Resident space objects (RSO) are man-made objects that orbit the Earth. These include satellites, spacecraft and other space installations. Another class of RSOs are junk objects or debris that form as byproduct of space launch, space flight, or spacecraft malfunction/destruction. Currently, there are more than 23,000 space debris of size as small as 5 cm. However, it is known that there are smaller objects that exist in even greater numbers. Space domain awareness (SDA) is the capability to detect, track, and predict the motion of all RSOs, including space debris.
Virtually all aspects of modern life depend on satellite technology, including communications, media, commerce, navigation, agriculture and meteorology. There are more than a thousand operating satellites in orbit, amounting to Trillions of dollars worth of investments, that underpin modern technology. Protecting these assets from interference and destruction is of utmost importance. Developing SDA is critically important to prevent the loss of space assets via unintended collisions.
The worsening pollution of space by junk and debris makes the prospect of widespread space asset destruction realistic. Regular collisions involving active satellites and space junk occur; in fact, one to two operating satellites are lost per year due to collisions. More recently, the increasing militarisation of space, which involves covertly placing weapons in orbit and the potential usage of space itself as a battlefield, makes it vitally important to monitor space utilisation.
In collaboration with Inovor Technologies and DST Group, we are developing a space-based space surveillance (SBSS) system to achieve SDA. The idea is to deploy a network of CubeSats that collectively observe and near-Earth orbit using optical sensors (cameras). The CubeSats will be placed in Low Earth Orbit (LEO) (altitudes of 500–700 km). Unlike most imaging satellites which fixate on the Earth’s surface, the SDA CubeSats will be pointing outwards. This allows the CubeSats to clearly observe up to the farthest orbital belts, in particular, the Geosynchronous Orbit (GEO) that contains the most critical space assets (satellites for communications, broadcasting, intelligence, etc.).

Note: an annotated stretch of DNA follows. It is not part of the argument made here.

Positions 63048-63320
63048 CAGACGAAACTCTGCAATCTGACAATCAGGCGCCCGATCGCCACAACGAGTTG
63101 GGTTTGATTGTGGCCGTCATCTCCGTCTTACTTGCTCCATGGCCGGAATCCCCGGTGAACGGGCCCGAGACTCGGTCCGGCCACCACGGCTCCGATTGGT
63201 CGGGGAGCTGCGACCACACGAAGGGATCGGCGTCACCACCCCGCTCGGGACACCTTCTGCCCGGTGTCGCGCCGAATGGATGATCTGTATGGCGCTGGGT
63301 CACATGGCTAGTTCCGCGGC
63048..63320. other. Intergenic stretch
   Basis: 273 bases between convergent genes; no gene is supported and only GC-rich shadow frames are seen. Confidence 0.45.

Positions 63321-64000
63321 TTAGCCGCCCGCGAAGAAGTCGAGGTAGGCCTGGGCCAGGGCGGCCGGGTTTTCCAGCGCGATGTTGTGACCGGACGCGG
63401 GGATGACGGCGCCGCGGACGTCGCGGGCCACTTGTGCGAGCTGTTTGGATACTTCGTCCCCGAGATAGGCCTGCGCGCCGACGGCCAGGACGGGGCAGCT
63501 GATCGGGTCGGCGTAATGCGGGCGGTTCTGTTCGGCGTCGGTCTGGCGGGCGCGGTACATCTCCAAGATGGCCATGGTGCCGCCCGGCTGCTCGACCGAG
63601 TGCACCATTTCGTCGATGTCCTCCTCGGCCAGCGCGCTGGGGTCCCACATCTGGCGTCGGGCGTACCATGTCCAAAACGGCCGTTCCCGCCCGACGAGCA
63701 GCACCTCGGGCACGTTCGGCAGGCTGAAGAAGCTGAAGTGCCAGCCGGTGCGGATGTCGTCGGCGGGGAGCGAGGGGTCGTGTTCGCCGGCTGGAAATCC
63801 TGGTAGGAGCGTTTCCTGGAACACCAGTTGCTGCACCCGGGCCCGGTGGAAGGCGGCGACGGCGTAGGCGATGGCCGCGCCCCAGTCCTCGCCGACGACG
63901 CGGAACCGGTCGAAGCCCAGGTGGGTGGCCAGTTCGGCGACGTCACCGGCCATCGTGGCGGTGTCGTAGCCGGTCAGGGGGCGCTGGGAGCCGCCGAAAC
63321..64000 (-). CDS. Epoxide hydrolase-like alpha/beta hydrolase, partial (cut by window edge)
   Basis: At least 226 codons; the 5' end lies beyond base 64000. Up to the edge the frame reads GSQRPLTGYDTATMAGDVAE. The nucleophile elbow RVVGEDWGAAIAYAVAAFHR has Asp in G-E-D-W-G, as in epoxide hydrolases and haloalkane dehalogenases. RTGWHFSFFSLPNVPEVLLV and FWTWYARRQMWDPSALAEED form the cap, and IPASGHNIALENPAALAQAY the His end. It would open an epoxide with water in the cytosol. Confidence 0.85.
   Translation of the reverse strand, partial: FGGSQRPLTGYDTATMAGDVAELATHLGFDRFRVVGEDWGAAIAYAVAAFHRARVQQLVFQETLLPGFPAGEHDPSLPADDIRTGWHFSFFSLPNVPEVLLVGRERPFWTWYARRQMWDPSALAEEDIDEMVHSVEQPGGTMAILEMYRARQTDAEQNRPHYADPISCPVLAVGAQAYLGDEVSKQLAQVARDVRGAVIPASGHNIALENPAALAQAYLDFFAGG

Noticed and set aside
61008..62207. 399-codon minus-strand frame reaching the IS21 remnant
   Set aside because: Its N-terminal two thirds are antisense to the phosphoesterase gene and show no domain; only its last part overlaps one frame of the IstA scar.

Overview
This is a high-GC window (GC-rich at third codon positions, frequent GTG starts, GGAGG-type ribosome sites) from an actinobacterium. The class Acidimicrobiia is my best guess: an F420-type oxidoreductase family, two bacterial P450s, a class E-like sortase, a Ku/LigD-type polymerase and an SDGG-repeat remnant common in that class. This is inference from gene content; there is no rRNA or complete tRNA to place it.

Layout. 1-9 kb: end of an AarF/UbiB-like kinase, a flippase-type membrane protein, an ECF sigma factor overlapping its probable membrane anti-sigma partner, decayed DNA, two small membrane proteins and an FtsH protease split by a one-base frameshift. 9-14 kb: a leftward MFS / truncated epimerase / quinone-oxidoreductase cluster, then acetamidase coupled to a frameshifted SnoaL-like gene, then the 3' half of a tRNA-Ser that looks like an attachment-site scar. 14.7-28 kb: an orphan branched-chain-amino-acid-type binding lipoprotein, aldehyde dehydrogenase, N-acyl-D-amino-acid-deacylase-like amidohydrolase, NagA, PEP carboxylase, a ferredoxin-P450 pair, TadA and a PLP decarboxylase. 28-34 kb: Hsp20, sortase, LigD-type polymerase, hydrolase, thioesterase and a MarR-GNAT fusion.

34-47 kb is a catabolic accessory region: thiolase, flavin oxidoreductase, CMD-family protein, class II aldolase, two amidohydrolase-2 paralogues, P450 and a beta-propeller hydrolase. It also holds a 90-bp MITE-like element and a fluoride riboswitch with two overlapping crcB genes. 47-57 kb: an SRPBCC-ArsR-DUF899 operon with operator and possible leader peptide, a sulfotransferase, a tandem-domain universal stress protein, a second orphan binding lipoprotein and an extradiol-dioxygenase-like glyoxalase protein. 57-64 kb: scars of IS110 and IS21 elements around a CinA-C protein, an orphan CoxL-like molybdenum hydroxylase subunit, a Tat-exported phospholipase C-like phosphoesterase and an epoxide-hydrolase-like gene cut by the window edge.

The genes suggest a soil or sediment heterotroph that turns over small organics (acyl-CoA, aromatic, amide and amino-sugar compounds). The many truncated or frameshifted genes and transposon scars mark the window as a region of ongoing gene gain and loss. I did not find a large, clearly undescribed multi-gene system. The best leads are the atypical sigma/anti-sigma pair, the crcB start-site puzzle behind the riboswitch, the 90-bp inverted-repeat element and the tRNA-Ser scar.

The concept of operations involve each CubeSat orienting itself (by means of an attitude determination and control system or ADCS) to “lock on” a predefined region in GEO while in orbit. Any RSO that passes through the CubeSat field of view (FOV) can thus be detected. Fixating on a region in GEO while imaging causes stars to be imaged as streaks, and RSOs in the surveiled GEO region to be observed as dots.
The speed of RSOs in LEO relative to the SBSS satellites will be much higher, hence they tend to form “streaks” when imaged under long exposures with the optical sensing payload. The detection of LEO objects is typically accomplished by examining the linear signature of the streaks.
Based on the above settings, we are investigating the mathematical foundations of optical detection of RSOs in GEO and LEO, and the application of computer vision and machine learning algorithms to perform the detection. In particular, we have developed several track-before-detect (TBD) algorithms that are specialised for optical detection of RSOs in GEO, and deep learning-based techniques for streak finding in LEO surveillance.
With the Advanced Concepts Team (ACT) of the European Space Agency (ESA), we organised an international competition on SDA. The dataset is still available for downloading to support your own algorithm development.